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Let the notation be $a^{\wedge\wedge}b = \underbrace{a^{a^{\cdot^{\cdot^{a}}}}}_{b\,times}$ for tetration.

My mentor conjectured the following:

Let $n$ be a positive integer, then let $A(n)$ be any function that satisfies

$$\lim\limits_{n\to\infty} \left(e^{\frac1e} + \frac1n\right)^{\wedge\wedge}\left[(10 n)^{1/2} + n^{A(n)} + C+o(1)\right] - n = 0$$

where $C $ is a constant. Then $\lim\limits_{n\to\infty} A(n) = \frac1e $

Conjectured by tommy1729 Here : http://math.eretrandre.org/tetrationforum/showthread.php?tid=262&page=4

So could this be true ?

I have no idea how to do limits like this. I assume these type of limits are not in the books.

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  • $\begingroup$ What's that $A(n)$? $\endgroup$ – user99914 May 31 '15 at 23:54
  • $\begingroup$ A(n) is just the function that makes the equation valid. $\endgroup$ – mick May 31 '15 at 23:57
  • $\begingroup$ Also, I believe that $C+o(1)=o(1)=c$ is a constant, so it is a little unnecessary. $\endgroup$ – Pauly B May 31 '15 at 23:58
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    $\begingroup$ $a^{\wedge\wedge}b$ is not defined for non-integers. I think the $o(1)$ is intended to account for this. It might be better wrapped in a ceiling function if this is the case, as he says that $0 \leq o(1) \leq 1$. $\endgroup$ – TokenToucan Jun 1 '15 at 0:04
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    $\begingroup$ I don't think that the limit given can be equal to zero. $e^{\frac{1}{e}} > 1$, and tetration definitely has greater than linear growth. $\endgroup$ – TokenToucan Jun 1 '15 at 0:14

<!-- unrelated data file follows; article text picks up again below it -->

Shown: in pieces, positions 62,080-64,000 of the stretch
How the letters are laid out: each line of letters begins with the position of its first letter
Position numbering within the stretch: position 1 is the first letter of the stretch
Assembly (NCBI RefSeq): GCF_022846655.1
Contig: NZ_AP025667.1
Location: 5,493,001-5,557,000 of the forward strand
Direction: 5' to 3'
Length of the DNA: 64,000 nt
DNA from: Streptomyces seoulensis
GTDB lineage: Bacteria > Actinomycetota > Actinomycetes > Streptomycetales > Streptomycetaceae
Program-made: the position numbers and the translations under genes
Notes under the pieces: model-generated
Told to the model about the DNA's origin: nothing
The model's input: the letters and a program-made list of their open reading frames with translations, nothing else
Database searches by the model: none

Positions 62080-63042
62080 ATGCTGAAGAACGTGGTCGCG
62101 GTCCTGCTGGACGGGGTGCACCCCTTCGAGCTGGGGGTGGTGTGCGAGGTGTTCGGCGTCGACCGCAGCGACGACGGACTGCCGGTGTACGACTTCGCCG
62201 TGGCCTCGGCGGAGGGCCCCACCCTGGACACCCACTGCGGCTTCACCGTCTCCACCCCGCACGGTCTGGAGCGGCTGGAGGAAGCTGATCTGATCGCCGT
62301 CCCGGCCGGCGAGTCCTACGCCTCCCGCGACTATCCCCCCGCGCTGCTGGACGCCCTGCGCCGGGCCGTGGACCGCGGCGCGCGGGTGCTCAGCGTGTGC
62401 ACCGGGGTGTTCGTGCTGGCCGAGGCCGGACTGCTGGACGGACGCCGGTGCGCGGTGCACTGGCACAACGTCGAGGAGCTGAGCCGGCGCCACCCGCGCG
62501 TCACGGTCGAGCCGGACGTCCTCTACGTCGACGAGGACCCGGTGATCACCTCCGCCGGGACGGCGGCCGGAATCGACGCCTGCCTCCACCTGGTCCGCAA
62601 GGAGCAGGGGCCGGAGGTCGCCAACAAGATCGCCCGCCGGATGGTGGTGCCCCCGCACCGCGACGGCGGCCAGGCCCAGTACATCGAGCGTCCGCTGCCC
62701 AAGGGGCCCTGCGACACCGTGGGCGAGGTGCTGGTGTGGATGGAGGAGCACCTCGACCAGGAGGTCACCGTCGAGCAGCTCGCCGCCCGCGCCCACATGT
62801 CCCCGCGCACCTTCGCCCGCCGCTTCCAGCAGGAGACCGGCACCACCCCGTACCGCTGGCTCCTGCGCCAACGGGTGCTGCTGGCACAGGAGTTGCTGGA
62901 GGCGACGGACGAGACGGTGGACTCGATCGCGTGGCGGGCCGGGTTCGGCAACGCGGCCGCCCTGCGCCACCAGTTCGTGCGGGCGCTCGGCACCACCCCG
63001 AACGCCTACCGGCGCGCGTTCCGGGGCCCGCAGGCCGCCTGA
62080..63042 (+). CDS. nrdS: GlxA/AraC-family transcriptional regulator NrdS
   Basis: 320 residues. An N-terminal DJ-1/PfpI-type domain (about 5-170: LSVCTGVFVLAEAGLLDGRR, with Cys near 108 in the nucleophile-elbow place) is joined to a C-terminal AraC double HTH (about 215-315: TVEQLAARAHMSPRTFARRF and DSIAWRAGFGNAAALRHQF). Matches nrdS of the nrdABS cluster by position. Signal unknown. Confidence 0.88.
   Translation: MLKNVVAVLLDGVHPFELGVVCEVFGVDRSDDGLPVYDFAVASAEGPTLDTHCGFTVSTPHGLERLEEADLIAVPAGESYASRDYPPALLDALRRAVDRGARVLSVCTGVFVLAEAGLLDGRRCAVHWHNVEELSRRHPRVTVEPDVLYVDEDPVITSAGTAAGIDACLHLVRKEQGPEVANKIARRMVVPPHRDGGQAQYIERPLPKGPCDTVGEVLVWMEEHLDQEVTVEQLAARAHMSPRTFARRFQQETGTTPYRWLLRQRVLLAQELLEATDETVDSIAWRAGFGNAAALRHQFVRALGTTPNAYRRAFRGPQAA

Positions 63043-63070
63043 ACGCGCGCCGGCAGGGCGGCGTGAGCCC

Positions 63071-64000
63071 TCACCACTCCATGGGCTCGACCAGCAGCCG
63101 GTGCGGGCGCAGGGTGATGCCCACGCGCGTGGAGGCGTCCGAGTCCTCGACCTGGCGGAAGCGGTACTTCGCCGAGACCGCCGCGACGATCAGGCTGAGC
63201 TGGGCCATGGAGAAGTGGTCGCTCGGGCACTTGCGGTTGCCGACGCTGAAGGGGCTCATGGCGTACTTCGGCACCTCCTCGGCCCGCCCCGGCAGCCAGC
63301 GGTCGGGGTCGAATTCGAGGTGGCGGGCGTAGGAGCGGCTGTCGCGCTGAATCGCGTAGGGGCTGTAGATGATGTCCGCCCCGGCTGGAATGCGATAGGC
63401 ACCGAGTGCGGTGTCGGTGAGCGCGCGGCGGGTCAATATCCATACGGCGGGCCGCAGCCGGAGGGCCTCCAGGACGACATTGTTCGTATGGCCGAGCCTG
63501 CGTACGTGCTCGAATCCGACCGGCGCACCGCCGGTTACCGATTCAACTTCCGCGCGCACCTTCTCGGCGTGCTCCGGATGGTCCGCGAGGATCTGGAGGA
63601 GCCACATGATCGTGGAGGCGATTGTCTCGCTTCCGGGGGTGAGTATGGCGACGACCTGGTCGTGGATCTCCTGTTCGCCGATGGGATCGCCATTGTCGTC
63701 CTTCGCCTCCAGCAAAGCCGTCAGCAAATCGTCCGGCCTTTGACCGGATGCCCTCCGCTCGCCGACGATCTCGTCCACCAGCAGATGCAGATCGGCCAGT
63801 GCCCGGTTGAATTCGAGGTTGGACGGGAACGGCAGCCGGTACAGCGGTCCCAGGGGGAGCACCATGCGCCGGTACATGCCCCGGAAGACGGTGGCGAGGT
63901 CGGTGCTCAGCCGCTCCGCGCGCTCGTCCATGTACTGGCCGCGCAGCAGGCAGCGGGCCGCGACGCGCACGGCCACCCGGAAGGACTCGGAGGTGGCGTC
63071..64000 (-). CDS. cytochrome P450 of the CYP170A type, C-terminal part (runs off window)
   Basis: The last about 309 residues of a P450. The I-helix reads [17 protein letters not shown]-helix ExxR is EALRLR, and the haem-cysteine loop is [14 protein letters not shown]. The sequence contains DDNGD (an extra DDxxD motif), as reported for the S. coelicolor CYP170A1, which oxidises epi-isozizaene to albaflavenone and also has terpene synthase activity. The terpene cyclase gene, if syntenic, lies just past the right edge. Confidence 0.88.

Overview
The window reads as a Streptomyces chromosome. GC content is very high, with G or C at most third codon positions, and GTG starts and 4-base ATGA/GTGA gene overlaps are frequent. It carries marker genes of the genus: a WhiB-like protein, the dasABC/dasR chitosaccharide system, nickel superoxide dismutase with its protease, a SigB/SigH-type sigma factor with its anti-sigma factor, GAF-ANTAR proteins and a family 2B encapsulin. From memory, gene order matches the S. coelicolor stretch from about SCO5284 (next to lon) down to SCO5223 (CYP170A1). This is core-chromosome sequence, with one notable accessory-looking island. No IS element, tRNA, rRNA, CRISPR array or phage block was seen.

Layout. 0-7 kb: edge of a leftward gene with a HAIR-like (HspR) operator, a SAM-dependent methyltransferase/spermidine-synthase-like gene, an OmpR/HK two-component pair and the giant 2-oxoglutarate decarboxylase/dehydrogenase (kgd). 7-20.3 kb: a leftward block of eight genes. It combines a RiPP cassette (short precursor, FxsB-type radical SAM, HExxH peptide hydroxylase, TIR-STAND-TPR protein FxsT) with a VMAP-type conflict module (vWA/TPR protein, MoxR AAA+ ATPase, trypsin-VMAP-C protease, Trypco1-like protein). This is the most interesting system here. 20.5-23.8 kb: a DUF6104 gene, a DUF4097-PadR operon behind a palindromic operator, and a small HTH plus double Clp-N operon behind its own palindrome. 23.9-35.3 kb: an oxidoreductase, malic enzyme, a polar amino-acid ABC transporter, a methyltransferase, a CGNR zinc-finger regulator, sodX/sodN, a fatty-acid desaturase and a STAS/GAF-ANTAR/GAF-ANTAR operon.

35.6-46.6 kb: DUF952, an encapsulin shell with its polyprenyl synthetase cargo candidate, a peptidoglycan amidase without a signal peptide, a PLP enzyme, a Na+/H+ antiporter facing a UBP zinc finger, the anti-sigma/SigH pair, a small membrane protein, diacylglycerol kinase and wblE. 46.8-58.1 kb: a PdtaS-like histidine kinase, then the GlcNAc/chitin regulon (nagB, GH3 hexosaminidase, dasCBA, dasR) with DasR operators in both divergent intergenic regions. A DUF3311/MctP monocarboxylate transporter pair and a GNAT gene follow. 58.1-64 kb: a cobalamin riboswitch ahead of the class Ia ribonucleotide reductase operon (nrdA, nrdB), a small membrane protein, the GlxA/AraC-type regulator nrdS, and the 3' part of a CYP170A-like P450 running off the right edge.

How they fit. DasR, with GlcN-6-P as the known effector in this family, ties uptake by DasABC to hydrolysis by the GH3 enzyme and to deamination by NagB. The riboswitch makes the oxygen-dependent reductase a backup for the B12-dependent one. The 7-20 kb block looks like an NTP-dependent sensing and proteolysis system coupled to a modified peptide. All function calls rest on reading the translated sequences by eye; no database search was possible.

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Here is the correct formula, where $\eta=\exp(1/e)$ and $\alpha(x)$ is the upper repelling fixed point Abel function for iterating $x \mapsto \exp(x)-1$, which is generated using Ecalle's fps solution. For details, see posts by Will Jagy on $\alpha(x)$: How to obtain $f(x)$, if it is known that $f(f(x))=x^2+x$?

$$\lim\limits_{n\to\infty} \text{sexp}_{(\eta+1/n)}\left[\pi\sqrt{\frac{2\eta\cdot n}{e}} -2\right] \approx 388.7874$$ I obtained the above limit value numerically, and then used that result to generate a corrected equation for the Op's question. $$\lim\limits_{n\to\infty} \text{sexp}_{(\eta+1/n)}\left[\pi\sqrt{\frac{2\eta\cdot n}{e}} + \alpha(\frac{n}{e}-1) + C\right] -n = 0$$ $$C \approx -2 - \alpha(\frac{388.7874}{e}-1)$$

I was about to post a closely related question about Pi in the Mandelbrot set; it takes about $\pi \sqrt{n}$ iterations to escape near the parabolic cusp at c=0.25+1/n. Then I found this paper about the occurrence of Pi in the Mandelbrot set; although I haven't finished reading their paper, but presumably the same linear differential equation mechanisms can be used to justify the result, that it takes $\pi \sqrt{2n}$ iterations to "escape" for iterating $x \mapsto \exp(x)-1+\frac1n$, where we start at $x=-1+\frac1n$. Both iterations involve perturbations of $\frac1n$ near a parabolic fixed point.

http://www.doc.ic.ac.uk/~jb/teaching/jmc/pi-in-mandelbrot.pdf https://people.math.osu.edu/edgar.2/piand.html

It is simpler and mathematically equivalent to work with iterating $f(x)=\exp(x)-1+\frac1n$. Using the paper's methods, then one would want to prove it takes $\pi\sqrt{2n}$ iterations, for the function to begin growing, where growth would be defined as $f^{\circ \pi\sqrt{2n}}>2$; after that growth is superexponential.

n for iterating $f(x)=\exp(x)-1+\frac1n$ is equivalent to $n=\ln(\ln(\eta+1/m))+1\approx \frac{e}{\eta\cdot m} + \frac{\mathcal{O}}{m^2}$ for iterating $g(x) =(\eta+1/m)^x$ Then there is a simple linear conversion $f^{\circ k} = \frac{g^{\circ k}}{e}-1$ That is why I used $\alpha(\frac{n}{e}-1)$ in my corrected solution equation for the Op's question.

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    $\begingroup$ Also, notice that $\pi\sqrt{\frac{2\eta\cdot n}{e}} \approx \sqrt{10.49n}$, so this is close to the Op's original $\sqrt{10n}$ term. $\endgroup$ – Sheldon L Jun 15 '15 at 12:14

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